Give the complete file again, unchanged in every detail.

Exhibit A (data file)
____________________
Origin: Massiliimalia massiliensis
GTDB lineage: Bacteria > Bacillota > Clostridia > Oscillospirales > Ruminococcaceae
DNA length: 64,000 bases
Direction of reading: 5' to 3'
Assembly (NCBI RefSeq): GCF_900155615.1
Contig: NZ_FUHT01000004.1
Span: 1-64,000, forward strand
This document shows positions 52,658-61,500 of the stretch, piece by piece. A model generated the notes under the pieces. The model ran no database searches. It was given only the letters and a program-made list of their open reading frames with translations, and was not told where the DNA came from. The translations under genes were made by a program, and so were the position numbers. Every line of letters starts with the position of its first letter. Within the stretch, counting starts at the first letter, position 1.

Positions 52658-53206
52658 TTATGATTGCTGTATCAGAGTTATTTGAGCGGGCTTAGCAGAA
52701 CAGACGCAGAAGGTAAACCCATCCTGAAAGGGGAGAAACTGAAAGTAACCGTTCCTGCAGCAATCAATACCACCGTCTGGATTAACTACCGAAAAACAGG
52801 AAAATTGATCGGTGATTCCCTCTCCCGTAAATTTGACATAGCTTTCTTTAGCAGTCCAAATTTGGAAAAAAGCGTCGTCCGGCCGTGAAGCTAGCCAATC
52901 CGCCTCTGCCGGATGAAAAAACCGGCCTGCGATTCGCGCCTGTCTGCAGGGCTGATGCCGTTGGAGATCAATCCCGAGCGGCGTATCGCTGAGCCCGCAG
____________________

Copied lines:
Origin: Massiliimalia massiliensis
GTDB lineage: Bacteria > Bacillota > Clostridia > Oscillospirales > Ruminococcaceae
DNA length: 64,000 bases
Direction of reading: 5' to 3'
Assembly (NCBI RefSeq): GCF_900155615.1
Contig: NZ_FUHT01000004.1
Span: 1-64,000, forward strand
This document shows positions 52,658-61,500 of the stretch, piece by piece. A model generated the notes under the pieces. The model ran no database searches. It was given only the letters and a program-made list of their open reading frames with translations, and was not told where the DNA came from. The translations under genes were made by a program, and so were the position numbers. Every line of letters starts with the position of its first letter. Within the stretch, counting starts at the first letter, position 1.

Positions 52658-53206
52658 TTATGATTGCTGTATCAGAGTTATTTGAGCGGGCTTAGCAGAA
52701 CAGACGCAGAAGGTAAACCCATCCTGAAAGGGGAGAAACTGAAAGTAACCGTTCCTGCAGCAATCAATACCACCGTCTGGATTAACTACCGAAAAACAGG
52801 AAAATTGATCGGTGATTCCCTCTCCCGTAAATTTGACATAGCTTTCTTTAGCAGTCCAAATTTGGAAAAAAGCGTCGTCCGGCCGTGAAGCTAGCCAATC
52901 CGCCTCTGCCGGATGAAAAAACCGGCCTGCGATTCGCGCCTGTCTGCAGGGCTGATGCCGTTGGAGATCAATCCCGAGCGGCGTATCGCTGAGCCCGCAG